Experience:¬†(Some of this might be out of order, but it all happens, I swear) There is a good amount of writing on how post-moderns are into experience. They (we) don’t want to just sit and absorb information like a good little sponge — participation is highly valued. Celebration opens up with everyone sitting in a circle, singing a song then sharing thanksgivings or prayer requests — a great way for people to check in (there were about 20 people there that day, with a lot of name tags left on the table due to the weather). As we went around, I noticed that the diversity of the room reflected the diversity of the neighborhood. Awesome.

We then split off into groups for experiences/projects (I don’t remember what they call this time). The options change, but this week there was someone leading meditation, a duo from the Colombia City Art Walk leading some time with art and community, and sandwich making for the homeless. I made sandwiches — I wasn’t really feeling the meditation theme or artsy. ¬†I got a chance to talk to people, which was cool.

One way to connect with the Holy

Word: After about half an hour, we came back together for another song, some scripture, and a sermon-type thing (reflection). I say sermon type thing because it was conversational. The pastor of the community, John, did an amazing job of making the sermon interactive without having it veer off in another direction. Also, he talked about Dr. King and some of the lesser known players in the Civil Rights Movement, which was like water to my parched soul. That morning, the worship I attended practically ignored that the next day was MLK day. John also included science about memory and made the word really contextual. It was one of the best sermons I had heard in a long time.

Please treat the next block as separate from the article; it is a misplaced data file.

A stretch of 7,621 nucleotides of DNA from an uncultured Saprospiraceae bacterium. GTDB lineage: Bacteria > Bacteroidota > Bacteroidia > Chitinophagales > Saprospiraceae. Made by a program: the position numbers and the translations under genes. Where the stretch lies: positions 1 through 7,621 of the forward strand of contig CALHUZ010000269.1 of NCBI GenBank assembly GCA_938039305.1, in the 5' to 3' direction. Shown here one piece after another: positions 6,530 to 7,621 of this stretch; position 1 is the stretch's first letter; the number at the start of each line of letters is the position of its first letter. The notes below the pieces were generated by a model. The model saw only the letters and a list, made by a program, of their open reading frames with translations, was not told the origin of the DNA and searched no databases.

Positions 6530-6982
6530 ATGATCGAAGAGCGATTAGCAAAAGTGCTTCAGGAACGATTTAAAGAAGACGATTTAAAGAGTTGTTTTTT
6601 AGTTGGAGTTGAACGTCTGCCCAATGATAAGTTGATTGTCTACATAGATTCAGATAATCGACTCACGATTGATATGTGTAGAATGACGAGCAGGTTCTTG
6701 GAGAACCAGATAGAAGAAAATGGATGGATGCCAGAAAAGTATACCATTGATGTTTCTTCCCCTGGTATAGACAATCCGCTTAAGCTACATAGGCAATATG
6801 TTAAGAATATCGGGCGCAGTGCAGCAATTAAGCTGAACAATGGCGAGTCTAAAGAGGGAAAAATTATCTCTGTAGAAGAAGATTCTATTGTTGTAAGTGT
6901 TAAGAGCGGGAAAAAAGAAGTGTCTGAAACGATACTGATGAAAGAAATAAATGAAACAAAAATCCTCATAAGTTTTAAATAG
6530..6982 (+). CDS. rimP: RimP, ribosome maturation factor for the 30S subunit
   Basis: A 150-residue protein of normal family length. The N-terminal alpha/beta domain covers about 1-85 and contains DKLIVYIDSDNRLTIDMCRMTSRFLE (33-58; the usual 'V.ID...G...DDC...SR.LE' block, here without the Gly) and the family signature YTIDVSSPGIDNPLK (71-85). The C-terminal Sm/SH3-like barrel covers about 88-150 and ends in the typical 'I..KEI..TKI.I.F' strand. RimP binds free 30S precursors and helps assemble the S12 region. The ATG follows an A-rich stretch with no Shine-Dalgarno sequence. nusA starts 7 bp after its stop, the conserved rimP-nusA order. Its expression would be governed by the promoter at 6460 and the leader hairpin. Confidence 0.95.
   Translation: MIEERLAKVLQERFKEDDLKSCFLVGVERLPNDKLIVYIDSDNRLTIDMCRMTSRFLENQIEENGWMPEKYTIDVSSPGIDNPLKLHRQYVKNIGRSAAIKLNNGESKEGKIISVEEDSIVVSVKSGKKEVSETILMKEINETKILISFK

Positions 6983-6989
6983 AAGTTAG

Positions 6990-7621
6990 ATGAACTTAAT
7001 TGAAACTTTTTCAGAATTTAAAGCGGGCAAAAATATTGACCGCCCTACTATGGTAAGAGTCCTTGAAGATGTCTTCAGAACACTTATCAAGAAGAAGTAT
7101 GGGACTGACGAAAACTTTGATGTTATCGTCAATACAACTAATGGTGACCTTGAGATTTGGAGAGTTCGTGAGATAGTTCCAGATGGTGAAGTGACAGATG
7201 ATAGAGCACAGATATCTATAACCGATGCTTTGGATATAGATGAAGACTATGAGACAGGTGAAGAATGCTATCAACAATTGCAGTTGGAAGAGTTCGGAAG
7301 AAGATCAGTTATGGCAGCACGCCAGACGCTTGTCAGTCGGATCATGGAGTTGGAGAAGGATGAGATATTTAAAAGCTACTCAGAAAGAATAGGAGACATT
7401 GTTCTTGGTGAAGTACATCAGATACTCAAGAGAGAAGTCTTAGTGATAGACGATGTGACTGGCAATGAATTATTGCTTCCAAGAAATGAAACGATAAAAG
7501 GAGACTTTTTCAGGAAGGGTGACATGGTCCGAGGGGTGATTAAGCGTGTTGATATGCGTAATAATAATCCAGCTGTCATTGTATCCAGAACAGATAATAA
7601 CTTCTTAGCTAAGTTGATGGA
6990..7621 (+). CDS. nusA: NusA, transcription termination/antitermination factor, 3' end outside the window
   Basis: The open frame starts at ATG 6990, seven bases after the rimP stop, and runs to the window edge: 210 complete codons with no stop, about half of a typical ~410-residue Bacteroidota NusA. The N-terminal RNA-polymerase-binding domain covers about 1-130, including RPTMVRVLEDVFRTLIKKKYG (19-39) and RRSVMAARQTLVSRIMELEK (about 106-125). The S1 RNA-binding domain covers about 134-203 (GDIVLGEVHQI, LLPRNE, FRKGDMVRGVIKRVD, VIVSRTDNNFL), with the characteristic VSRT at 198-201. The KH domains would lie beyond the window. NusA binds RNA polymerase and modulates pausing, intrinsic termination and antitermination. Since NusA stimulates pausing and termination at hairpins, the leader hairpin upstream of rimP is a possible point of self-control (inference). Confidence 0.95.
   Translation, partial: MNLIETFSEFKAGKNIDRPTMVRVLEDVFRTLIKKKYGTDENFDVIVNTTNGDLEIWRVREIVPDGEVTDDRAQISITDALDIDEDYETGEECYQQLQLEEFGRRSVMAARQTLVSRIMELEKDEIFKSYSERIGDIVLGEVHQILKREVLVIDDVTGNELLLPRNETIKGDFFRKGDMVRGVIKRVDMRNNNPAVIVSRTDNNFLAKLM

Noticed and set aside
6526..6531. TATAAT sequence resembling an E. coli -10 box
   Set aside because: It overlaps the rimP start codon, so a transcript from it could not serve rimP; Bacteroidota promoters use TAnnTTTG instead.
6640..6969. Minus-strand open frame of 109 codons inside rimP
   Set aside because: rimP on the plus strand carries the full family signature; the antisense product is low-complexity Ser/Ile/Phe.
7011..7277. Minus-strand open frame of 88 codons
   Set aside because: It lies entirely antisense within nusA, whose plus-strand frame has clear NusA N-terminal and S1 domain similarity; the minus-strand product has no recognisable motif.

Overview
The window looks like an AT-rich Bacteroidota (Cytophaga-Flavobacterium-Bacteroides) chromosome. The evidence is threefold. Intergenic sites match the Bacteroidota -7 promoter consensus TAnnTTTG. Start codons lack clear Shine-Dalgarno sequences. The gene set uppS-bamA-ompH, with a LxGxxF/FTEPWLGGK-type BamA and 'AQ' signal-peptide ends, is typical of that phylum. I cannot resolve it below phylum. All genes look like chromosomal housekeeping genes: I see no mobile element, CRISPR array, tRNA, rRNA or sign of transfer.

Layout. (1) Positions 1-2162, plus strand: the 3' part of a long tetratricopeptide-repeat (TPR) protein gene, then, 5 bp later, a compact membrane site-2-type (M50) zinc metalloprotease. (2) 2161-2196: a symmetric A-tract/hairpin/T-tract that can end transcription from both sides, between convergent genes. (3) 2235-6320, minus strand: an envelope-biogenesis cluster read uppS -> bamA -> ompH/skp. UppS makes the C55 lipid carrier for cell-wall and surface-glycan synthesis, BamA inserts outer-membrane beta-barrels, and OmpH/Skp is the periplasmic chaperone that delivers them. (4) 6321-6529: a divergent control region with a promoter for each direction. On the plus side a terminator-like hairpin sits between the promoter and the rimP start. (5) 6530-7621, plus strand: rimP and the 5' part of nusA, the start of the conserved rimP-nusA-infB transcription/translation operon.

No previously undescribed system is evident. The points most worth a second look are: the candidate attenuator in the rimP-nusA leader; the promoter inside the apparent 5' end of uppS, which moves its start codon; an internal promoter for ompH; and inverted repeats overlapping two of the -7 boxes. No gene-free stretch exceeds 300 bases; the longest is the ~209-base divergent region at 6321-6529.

Meal: So, there was no eucharist, but there was definitely communion. After the reflection, the community sang a song and them moved to tables to eat soup and bread together, made by some community regulars.

Other: One of the other things I really noticed was that I would not have been able to tell who the community convener but for the fact that I had already been in communication with him. It felt¬†egalitarian¬†and inclusive, without being aimless or unstructured. They do a lot of other really cool things. In January, they were doing an¬†experiment¬†in simple living (a part of their Creative Liberation Laboratories). They have a men’s group. They engage in deep listening.

I got to talk to John and his wife, Freddy, a little about how they started it and it sounds like it was a lot of trust building, careful conversations, and relationship building. I hope to be able to keep the conversation going. I know I can’t reproduce what they do at Valley and Mountain (especially with my love of liturgy and need for weekly eucharist), but I can definitely learn from it. Check out their website, seriously. It’s a lot of good stuff.